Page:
Eating Disorders Abroad

One of my friends suggested that my
university exchange was an opportunity to temporarily re-write my identity. I
could go to Barcelona for six months as whoever I wanted to be. Nobody was
going to do background checks; exchange was an absolutely fresh start. Maybe I
could give myself a mysterious background such as a Russian spy or put on a
classy accent, just to experiment in a land where nobody knows me. Although it
was pretty tempting to tell people I was actually a Moldovan or an
astronaut-in-training, in the end I decided to go into my exchange pretending I
was a normal eater. I thought I
could leave my eating disorder in Canada and pretend I wasn’t an obsessive
food-fixator with a hearty record of therapy and occasional relapses. Honestly,
faking normal eating is a bit more challenging than a Moldovan accent.

In theory, I thought it would be
easy to blend in as a normal eater for six months, but anorexic thoughts
followed me to Europe. Instead of actually appreciating whatever national
monument I was visiting, I would always plot my next meal in detail. When I
travel, the one thing I can’t truly leave behind is myself. Denying that I have any confusion with eating is futile
because I am still me, regardless if
I’m living in Spain or in Uganda. 

Being in a fresh setting did not
magically reset my system. I still have good days and bad days, where the
obsessive thoughts are louder and I feel less like myself because I have food
on the mind. More effective than hiding from my eating troubles was getting in
touch with my support system. Thanks to the powers of Skype and e-mail, my supports
in Canada were never out of reach no matter where I was in the world. Just
because I am on an independent journey, does not mean that I have to be
independently facing the bad days by myself. Sometimes, when my parents and
friends at home couldn’t help because of the time zones and long-distance
complications, I went in search of professional help. This way I could talk to
a real life person and not just a Skype voice. Therapy in a foreign land is an
experience. Although it may have been good practice for my Spanish vocabulary
to see a counsellor in Spanish, I opted to go in English so that we would both
know what I was talking about (“desorden alimentario” is quite the mouthful
when you’re trying to have a heart-to-heart chat). If you are ever having one
of the bad days while travelling, there are resources (that speak English!) so
that you don’t have to face them alone.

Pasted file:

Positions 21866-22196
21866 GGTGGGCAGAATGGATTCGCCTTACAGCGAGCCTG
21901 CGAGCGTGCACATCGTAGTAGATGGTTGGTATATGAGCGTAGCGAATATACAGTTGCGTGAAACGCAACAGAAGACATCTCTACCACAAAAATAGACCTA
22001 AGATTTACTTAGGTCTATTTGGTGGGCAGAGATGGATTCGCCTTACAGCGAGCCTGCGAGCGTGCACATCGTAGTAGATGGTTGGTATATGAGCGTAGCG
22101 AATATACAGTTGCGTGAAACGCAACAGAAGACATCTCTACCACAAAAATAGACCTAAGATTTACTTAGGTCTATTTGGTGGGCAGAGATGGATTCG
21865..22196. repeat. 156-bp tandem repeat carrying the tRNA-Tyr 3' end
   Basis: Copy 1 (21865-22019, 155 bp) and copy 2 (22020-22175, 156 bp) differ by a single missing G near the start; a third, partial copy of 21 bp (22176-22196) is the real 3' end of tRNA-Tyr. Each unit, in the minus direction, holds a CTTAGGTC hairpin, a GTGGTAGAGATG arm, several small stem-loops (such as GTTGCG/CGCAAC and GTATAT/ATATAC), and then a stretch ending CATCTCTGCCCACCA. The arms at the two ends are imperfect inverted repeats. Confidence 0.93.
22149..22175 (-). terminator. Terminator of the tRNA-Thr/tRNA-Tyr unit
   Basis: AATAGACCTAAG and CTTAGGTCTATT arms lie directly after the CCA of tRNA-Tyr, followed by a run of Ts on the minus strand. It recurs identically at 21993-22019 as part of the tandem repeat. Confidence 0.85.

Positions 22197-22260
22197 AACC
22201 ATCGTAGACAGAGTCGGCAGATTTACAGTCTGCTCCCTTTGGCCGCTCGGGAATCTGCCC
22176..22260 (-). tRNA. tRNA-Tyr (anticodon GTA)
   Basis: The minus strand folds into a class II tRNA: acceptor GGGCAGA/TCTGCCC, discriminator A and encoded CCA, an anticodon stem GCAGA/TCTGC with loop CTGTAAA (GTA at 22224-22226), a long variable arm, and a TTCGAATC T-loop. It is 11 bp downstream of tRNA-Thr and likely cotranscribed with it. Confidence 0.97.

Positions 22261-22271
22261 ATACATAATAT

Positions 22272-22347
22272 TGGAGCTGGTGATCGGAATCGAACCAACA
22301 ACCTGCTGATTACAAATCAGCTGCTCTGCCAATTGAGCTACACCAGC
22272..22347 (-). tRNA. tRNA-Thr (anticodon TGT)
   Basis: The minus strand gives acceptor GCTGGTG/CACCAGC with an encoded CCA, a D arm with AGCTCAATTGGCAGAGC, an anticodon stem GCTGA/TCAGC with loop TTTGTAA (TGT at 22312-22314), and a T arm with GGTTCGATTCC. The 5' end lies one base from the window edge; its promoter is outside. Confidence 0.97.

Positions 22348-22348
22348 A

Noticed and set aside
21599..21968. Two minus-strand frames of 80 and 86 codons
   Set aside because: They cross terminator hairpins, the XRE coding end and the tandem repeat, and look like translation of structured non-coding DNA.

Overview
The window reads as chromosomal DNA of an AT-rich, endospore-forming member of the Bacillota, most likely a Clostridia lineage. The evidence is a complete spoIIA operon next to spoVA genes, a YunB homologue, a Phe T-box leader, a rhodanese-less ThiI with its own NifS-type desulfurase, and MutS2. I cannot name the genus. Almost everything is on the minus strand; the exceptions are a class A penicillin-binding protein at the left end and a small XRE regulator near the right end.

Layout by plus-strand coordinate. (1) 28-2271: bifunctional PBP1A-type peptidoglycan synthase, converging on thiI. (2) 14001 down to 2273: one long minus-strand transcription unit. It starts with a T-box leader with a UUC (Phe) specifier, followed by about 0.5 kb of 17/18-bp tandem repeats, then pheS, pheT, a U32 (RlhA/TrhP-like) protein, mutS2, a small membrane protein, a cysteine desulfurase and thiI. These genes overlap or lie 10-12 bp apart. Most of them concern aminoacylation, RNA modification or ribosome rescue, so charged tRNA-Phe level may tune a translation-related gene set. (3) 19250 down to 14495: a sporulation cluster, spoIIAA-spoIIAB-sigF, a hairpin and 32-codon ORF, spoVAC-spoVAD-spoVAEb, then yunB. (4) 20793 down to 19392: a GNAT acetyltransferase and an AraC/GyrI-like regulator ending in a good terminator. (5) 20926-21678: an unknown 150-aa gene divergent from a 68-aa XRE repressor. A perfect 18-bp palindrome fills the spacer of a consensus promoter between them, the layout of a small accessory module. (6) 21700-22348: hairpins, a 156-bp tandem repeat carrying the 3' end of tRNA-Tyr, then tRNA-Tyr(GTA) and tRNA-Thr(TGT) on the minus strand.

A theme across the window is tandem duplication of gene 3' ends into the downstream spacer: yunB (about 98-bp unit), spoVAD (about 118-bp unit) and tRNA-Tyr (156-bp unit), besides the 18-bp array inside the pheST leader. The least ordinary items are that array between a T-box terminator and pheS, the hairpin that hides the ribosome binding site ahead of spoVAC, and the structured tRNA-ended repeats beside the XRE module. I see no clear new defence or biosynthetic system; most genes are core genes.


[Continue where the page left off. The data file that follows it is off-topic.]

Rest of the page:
When I went to Italy with my
brother, the highlight wasn’t the ravioli or the gelato. Although sometimes my
eating disorder seems to have me think that that food is all that matters. The
highlights actually were being fascinated by Italian hand gestures, or dodging
cobble-stone potholes in ancient Rome, or inventing card games with my brother
on the train to Tivoli. There is a lot
to see in the world
when I can look past food, and travelling with my
brother helped remind me that I should go see the Vatican or Colosseum not just
go on pilgrimages for pasta.

Even if I did truly want to pretend
that I don’t have anorexia, it’s hard to do that on an empty stomach. I wanted
to leave behind my eating disorder because sometimes I worry that it will hold
me back, but having an eating disorder does not mean that you have to sacrifice
doing something you love. Travelling with an eating disorder isn’t simple; it’s
a lot of baggage to handle (but at least it won’t push you over Ryanair’s
baggage allowance). The thoughts can follow me to every country I visit, and
though nobody can out-run an eating disorder, I can at least try to look past
the eating anxiety to find an adventure
in everything. Even in foreign-language therapy.

Claire is a third-year student
in International Studies who is currently on exchange in Barcelona. She
was diagnosed with an eating disorder four years ago, and keeps working
on recovery step-by-step with the outstanding and never-ending support
of her family and friends—no matter what country she happens to be in.

One response to “Eating Disorders Abroad

  1. It’s great that despite the unfortunate situation you’re in, you still try to work around your disorder and not let it take you down. I do think that the worst part about it is the people. People tend to judge, and that’s what brings people with the disorder down most of the time. But I think that having people around you who understand can help make things that much easier. Anyway, I hope things get better for you sooner or later. Thanks for sharing this with us. More power!

    Lyle Larson @ Superior Psychiatric Services

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